The CRTC renewed the licences of most television service providers for one year, rather than the usual seven-year term, as it keeps a close eye on whether their basic cable offerings are keeping customers’ interests and wallets in mind.
“We have the one-year licence renewal to have a watchful eye on the deployment of this next phase of the Let’s Talk TV policy,”
said Scott Hutton, the CRTC’s executive director of broadcasting.
The Canadian Radio-television and Telecommunications Commission’s so-called skinny basic TV policy goes into full effect on December 1.
Since March 1, TV service providers have had to offer customers basic cable packages at no more than $25 monthly, and allow them to add on extra channels individually or through pre-packaged bundles of up to 10 channels. Starting in December, companies must offer both individual and small packages of channels to customers.
The changes came after the CRTC asked Canadians how their TV services could be improved.
As the companies implemented the first phase, the CRTC noted that some employed practices that weren’t in line with the spirit of the policy, which in part was intended to give Canadians more choice and more affordable options.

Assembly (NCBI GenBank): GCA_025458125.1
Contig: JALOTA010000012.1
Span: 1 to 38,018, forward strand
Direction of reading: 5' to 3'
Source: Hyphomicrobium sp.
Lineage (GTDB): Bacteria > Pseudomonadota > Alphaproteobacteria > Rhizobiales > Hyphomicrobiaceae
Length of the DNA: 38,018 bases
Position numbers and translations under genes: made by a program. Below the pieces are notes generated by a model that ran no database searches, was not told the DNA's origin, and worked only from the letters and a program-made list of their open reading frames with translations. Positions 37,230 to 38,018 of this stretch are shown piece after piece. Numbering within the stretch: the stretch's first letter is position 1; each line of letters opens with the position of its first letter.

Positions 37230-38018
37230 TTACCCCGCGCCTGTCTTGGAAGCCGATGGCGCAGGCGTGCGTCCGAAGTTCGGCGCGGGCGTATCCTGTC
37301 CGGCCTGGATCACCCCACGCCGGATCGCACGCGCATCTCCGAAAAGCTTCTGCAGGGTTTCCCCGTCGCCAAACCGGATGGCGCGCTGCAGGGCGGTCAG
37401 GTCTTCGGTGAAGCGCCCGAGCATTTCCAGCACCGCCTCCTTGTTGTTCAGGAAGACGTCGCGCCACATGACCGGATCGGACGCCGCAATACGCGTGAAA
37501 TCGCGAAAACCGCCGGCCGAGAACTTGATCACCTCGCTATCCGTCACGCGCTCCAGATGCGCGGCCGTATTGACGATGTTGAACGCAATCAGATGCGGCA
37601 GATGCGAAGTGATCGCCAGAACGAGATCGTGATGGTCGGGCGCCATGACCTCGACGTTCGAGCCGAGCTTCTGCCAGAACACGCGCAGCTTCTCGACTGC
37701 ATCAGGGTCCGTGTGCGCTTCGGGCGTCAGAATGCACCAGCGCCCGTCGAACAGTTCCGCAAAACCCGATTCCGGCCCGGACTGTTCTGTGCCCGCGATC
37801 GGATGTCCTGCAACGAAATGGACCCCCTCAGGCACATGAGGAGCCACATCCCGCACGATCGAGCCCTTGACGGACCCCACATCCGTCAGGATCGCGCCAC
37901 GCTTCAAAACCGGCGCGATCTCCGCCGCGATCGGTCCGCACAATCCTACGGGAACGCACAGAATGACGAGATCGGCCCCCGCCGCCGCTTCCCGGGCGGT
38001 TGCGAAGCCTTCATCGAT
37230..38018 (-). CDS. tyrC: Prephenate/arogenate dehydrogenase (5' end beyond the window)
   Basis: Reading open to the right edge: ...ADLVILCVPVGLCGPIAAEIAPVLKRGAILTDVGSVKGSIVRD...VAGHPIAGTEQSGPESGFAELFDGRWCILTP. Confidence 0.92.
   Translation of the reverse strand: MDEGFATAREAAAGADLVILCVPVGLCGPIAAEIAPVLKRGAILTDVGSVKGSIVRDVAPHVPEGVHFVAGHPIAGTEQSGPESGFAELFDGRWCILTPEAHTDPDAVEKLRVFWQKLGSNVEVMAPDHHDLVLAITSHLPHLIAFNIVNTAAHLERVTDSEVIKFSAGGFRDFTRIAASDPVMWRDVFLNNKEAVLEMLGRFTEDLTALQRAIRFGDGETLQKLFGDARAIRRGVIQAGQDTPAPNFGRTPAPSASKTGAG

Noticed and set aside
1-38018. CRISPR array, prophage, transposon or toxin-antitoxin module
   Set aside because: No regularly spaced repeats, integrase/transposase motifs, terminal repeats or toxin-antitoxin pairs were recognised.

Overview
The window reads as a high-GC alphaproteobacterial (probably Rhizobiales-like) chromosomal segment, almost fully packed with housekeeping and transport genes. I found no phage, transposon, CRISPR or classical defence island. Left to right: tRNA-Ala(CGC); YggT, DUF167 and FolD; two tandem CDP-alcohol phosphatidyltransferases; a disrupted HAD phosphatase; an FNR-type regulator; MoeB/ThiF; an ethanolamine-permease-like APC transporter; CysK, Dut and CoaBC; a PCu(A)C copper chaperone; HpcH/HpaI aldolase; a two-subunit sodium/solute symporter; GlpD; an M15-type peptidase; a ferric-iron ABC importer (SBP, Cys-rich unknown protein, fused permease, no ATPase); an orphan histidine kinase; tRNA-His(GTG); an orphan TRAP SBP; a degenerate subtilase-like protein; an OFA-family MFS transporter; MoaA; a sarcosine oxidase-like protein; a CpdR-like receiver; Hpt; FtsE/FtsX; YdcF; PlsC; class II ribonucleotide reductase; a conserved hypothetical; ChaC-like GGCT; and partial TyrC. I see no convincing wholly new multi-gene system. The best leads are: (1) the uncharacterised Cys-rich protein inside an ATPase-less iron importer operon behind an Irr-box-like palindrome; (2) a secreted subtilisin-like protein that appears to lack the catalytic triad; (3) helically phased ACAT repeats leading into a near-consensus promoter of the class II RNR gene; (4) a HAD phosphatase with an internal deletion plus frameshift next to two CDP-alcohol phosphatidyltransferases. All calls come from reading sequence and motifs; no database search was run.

The regulator released a set of best practices Monday “to ensure that there’s some course correction,” Hutton said.
The CRTC said companies should give customers information on the soon-to-be available choices, offer online tools that will allow subscribers to add or remove channels easily and provide different options for obtaining a set-top box, among other things.
The regulator will evaluate how well the TV service providers adhere to these practices, as well as other compliance issues, when their licences are set to expire next year.
If they fail to satisfy the CRTC, Hutton said the regulator has a variety of tools at its disposal to escalate the situation, including imposing further conditions on a company’s licence or not renewing it.
Companies with licences up for renewal this year that received a one-year approval included Rogers, Telus, Shaw, MTS , Sasktel and Videotron.
Hutton said additional licences will come up for renewal over the next three years and could receive the same treatment.
The CRTC has the discretion to issue licences for periods up to seven years, he said.
But the one-year term shouldn’t be a surprise to the companies, Hutton said, as the CRTC made it clear ahead of its September hearing regarding the renewals that it planned to take this course of action.